Luculent Wrasse, Pseudolabrus luculentus (Richardson 1848)

Other Names: Luculentus Wrasse, Orange Wrasse

A male (terminal phase) Luculent Wrasse, Pseudolabrus luculentus, at Elbow Cave, North Solitary Island, New South Wales. Source: Richard Ling. License: CC BY Attribution-Noncommercial-ShareAlike


Females are orange with white horizontal stripes on the head below the eye, white spots or diagonal lines on scales on the lower half of the body, and yellow dorsal and anal fins. Males are reddish with black and white blotches along the dorsal-fin base.

Like other wrasses, the Luculent Wrasse is variable in colour depending on its life stage and sex.

Cite this page as:
Bray, D.J. 2023, Pseudolabrus luculentus in Fishes of Australia, accessed 22 Jun 2024,

Luculent Wrasse, Pseudolabrus luculentus (Richardson 1848)

More Info


Eastern Australia from Byron Bay, New South Wales, to at least Mallacoota, Victoria, and possibly west to Lakes Entrance; also the Lord Howe Province and Norfolk Island in the Tasman Sea. Elsewhere the species occurs in New Zealand.

Inhabits coastal and offshore reefs and islands at depths to at least 50 m. The species is common at Lord Howe Island.


Cheek scale rows behind eye 2, cheek scale rows below eye 4-7.


Feeds on benthic invertebrates such as crabs and other small crustaceans.


The species is a protogynous hermaphrodite with females changing sex into males. In New Zealand, individuals mature after one year and females spawn pelagic eggs from March to October.


Juveniles are known to clean parasites from other fishes.

Similar Species

Juvenile Luculent Wrasse are somewhat similar to Gunter's Wrasse, Pseudolabrus guentheriwhich lacks the black markings on the upper rear of the body.


The specific name is from the Latin luculentus (= full of light, bright, splendid), presumably in reference to the "oblique descending silvery bar" on the base of each scale below the lateral line that "belongs to the integument beneath the scale and shines through".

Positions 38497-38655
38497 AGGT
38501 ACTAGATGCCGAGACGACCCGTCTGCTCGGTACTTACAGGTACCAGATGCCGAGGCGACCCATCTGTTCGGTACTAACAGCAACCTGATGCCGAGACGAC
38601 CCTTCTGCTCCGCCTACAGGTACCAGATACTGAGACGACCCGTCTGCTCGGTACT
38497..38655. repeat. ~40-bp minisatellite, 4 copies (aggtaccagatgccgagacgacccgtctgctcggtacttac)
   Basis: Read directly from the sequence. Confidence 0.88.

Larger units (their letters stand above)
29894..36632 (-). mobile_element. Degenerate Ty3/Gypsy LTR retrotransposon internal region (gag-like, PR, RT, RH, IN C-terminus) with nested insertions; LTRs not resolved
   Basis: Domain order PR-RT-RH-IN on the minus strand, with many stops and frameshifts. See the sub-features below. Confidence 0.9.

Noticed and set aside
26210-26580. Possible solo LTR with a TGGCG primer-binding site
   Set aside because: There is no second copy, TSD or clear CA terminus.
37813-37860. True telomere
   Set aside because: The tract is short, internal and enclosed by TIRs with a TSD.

Species Citation

Labrus luculentus Richardson 1848, in Richardson & Gray (eds), Zoology of the Voyage of H.M.S. Erebus and Terror ... 1839–43 Vol. 2: 130. Type locality:  east and west coast of Australia, and Norfolk Island. (as Labrus luculentus vel Tautoga luculentus)


Bray, D.J. 2023


Atlas of Living Australia

Luculent Wrasse, Pseudolabrus luculentus (Richardson 1848)


Allen, G.R., Hoese, D.F., Paxton, J.R., Randall, J.E., Russell, B.C., Starck, W.A., Talbot, F.H. & Whitley, G.P. 1976. Annotated checklist of the fishes of Lord Howe Island. Records of the Australian Museum 30(15): 365-454 figs 1-2

Ayling, A.M. & Grace, R.V. 1971. Cleaning symbiosis among New Zealand fishes. New Zealand Journal of Marine and Freshwater Research 5(2): 205-218.

Choat, J.H., van Herwerden, L., Robbins, W.D., Hobbs, J.P. & Ayling, A.M. 2006. A report on the ecological surveys undertaken at Middleton and Elizabeth Reefs, February 2006. Report by James Cook University to the Department of the Environment and Heritage. 65 pp.

Coleman, N. 1980. Australian Sea Fishes South of 30ºS. Lane Cove, NSW : Doubleday Australia Pty Ltd 309 pp.

Francis, M.P. 1993. Checklist of the coastal fishes of Lord Howe, Norfolk, and Kermadec Islands, southwest Pacific Ocean. Pacific Science 47(2): 136-170 figs 1-2

Francis, M.P. 2001. Coastal fishes of New Zealand: an identification guide. 3rd Ed. Reed Books, Auckland.

Francis, M. 2022. Checklist of the coastal fishes of Lord Howe, Norfolk and Kermadec islands December 2022.  

Gill, A.C. & Reader, S.E. 1992. Fishes. pp. 90-93, 193-228 in Hutchings, P. (ed.) Reef Biology. A Survey of Elizabeth and Middleton Reefs, South Pacific. Canberra : Australian National Parks Vol. 3, Kowari 230 pp.

Kuiter, R.H. 1993. Coastal Fishes of South-eastern Australia. Bathurst : Crawford House Press 437 pp.  

Kuiter, R.H. 1997. Guide to sea fishes of Australia. A comprehensive reference for divers and fishermen. Frenchs Forest, NSW, Australia : New Holland Publishers I-xvii, 434 pp.  

Kuiter, R.H. 2002. Fairy and Rainbow Wrasses and their relatives. A comprehensive guide to selected labroides. TMC Publishing.  

Oxley, W.G., Ayling, A.M., Cheal, A.J. & Osborne, K. 2004. Marine surveys undertaken in the Elizabeth and Middleton Reefs Marine National Nature Reserve, December 2003. Townsville : Australian Institute of Marine Sciences 64 pp.

Pollard, D., Russell, B. & Sadovy, Y.J. 2010. Pseudolabrus luculentus. The IUCN Red List of Threatened Species 2010: e.T154701A4610583. Accessed on 02 February 2023.

Richardson, J. 1848. Ichthyology. 75-139 pls 42-43 & 44 (parts), 45-52, 53 in Richardson, J. & Gray, J.E. (eds). The Zoology of the Voyage of H.M.S. Erebus and Terror under the Command of Captain Sir James Clark Ross, R.N., F.R.S., during the years 1839–43. London : Smith, Elder & Co. Vol. 2 139 pp. See ref at BHL

Russell, B.C. 1988. Revision of the labrid fish genus Pseudolabrus and allied genera. Records of the Australian Museum, Supplement 9: 1-72.

Russell, B.C. 2015. Tribe Julidini and Tribe Pseudolabrini. pp. 1374-1403 in Roberts, C.D., Stewart, A.L. & Struthers, C.D. (eds). The Fishes of New Zealand. Wellington : Te Papa Press Vol. 4 pp. 1153-1748.

Waite, E.R. 1909. A list of the known fishes of Kermadec and Norfolk Islands, and a comparison with those of Lord Howe Island. Transactions of the New Zealand Institute 42: 370-383.

Quick Facts

CAAB Code:37384151

Biology:Able to change sex

Conservation:IUCN Least Concern

Depth:5-50 m

Habitat:Reef associated

Max Size:25 cm TL

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Species Maps

CAAB distribution map